Creepy Critters Are Enjoying the Unusual Warm Spring Weather

San Antonio Express News
GARDENING, Etc.
Sunday, May 11, 2003

By Nathan Riggs

Red Spider Mites Photo: Univ of Florida Coop Ext

Many calls have come in to the Bexar County Extension office over the past week on a variety of topics. A couple of them have been especially interesting and deserve some mention for this week.

Quite a few folks across the area have been alarmed by the sight of small green or brown worms rappelling down silk threads from their oak trees. These small caterpillars feed on the tender new oak leaves and blooms in the trees. Once they are full grown, the worms plunge from the tree on silk threads and find a nice, secluded place in the ground to spin a cocoon and become an adult. The adult stage is a small tan to yellow moth that is sometimes seen fluttering among the leaves of the trees.

Another caterpillar drawing interest is the Buck Moth.

The Buck Moth caterpillar allso feeds on oak leaves and are heading to the ground to spin cocoons. The only problem with these worms is that they are armed with stinging spines. Buck Moth caterpillars have a maroon-colored head and a body with purplish and cream-colored longitudinal stripes. Their bodies are covered with tufts of black, yellow and white spines, each capable of injecting painful venom, if touched. These caterpillars are way too big to be killed by regular Bt insecticides and must be killed individually by squashing them (shoes on, please!) or with insecticide sprays. The adult Buck Moths emerge in the fall and lay their eggs on the trees to wait for spring’s new leaf growth.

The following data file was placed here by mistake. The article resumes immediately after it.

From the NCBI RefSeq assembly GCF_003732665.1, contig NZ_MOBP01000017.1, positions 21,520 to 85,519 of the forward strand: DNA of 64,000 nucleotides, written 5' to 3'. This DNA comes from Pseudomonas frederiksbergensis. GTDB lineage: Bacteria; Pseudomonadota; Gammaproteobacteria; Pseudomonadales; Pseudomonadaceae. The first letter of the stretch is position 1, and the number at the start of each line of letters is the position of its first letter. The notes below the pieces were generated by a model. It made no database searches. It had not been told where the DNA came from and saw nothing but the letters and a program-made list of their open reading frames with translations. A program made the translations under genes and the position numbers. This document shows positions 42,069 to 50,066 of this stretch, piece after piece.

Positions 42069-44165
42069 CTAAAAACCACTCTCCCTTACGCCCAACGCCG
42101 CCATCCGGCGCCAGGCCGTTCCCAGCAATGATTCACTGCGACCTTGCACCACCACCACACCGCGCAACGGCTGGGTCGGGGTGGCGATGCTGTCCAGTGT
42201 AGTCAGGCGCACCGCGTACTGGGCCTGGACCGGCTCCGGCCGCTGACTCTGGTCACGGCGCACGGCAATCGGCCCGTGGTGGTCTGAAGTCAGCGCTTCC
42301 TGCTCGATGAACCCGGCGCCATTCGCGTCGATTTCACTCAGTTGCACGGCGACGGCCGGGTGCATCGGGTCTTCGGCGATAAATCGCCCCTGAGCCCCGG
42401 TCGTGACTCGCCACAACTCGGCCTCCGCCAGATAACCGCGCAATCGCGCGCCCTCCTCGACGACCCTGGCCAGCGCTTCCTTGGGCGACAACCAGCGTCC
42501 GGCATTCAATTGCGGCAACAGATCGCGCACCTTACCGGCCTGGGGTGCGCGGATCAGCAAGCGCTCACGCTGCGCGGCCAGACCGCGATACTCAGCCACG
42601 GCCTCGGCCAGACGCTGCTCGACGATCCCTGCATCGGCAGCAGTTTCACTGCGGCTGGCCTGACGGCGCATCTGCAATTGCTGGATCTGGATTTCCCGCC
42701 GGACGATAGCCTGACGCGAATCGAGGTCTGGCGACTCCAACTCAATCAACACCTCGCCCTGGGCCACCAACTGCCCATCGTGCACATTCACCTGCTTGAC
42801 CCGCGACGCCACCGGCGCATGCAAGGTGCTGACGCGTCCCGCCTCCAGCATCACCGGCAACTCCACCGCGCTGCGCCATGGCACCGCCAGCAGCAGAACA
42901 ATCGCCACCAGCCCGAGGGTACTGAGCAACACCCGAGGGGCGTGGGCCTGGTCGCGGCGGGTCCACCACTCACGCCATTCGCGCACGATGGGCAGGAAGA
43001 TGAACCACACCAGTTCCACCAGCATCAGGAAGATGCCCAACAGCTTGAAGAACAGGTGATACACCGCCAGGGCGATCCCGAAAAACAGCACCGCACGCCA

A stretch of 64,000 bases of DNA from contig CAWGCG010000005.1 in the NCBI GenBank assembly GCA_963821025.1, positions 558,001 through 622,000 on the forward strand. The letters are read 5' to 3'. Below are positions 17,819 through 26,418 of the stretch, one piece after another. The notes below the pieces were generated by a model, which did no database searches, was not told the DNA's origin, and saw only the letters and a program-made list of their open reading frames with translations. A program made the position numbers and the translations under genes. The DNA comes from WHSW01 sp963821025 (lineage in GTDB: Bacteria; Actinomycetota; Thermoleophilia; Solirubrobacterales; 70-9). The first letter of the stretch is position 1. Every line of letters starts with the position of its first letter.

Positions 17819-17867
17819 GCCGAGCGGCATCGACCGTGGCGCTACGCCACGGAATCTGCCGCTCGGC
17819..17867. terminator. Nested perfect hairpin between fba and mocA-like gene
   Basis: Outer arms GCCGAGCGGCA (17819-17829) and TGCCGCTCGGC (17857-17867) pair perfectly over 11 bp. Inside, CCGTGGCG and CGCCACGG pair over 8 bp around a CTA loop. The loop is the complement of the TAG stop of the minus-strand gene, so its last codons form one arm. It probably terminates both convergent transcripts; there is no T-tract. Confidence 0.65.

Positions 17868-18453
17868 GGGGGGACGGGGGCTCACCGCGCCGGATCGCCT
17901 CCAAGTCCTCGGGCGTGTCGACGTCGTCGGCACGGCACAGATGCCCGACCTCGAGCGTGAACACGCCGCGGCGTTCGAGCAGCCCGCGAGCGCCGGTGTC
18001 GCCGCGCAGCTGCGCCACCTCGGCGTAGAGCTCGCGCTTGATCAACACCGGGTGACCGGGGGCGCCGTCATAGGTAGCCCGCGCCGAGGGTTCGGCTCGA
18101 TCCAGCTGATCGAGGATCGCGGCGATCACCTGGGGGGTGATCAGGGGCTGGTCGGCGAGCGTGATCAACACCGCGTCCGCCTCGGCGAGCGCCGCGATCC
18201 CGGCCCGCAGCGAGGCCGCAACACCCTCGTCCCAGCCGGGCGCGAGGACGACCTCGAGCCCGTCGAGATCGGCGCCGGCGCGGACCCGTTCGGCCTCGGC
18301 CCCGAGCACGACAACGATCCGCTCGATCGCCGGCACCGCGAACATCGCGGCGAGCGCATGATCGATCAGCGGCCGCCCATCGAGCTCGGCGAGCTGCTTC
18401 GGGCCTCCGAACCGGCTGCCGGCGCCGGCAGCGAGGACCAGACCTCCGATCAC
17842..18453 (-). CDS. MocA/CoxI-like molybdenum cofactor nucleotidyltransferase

Spider Mite Web Damage on Marigolds

Another critter that has received a bit of attention is the spider mite. (See photos at top)Spider mites flourish in hot, dry conditions. They are named for the webs they make on their host plants while feeding. Spider mites usually feed on the undersides of the leaves and cause a stippled bronze coloration on the leaves. Treatments range from permethrin sprays to insecticidal soaps to neem oil or orange oil products. Strong streams of water and liquid seaweed fertilizers have also shown some effects on these tiny sapsuckers.

Spring in San Antonio is never the same from one year to the next. So much of our spring depends on winter conditions and rainfall that we never know whether we will feast or famine. One thing is for sure: there will always be insects and other critters waiting for those green leaves, gardens and flowers to hit their peak. Fore more information on Buck Moths and other stinging caterpillars, go to the Landscape Pest section of the Bexar County Extension website at https://bexar-tx.tamu.edu.

This article was written by Nathan Riggs, Extension Agent-IPM for Texas Cooperative Extension in Bexar County. For more information please call 210-467-6575.

Comments are closed.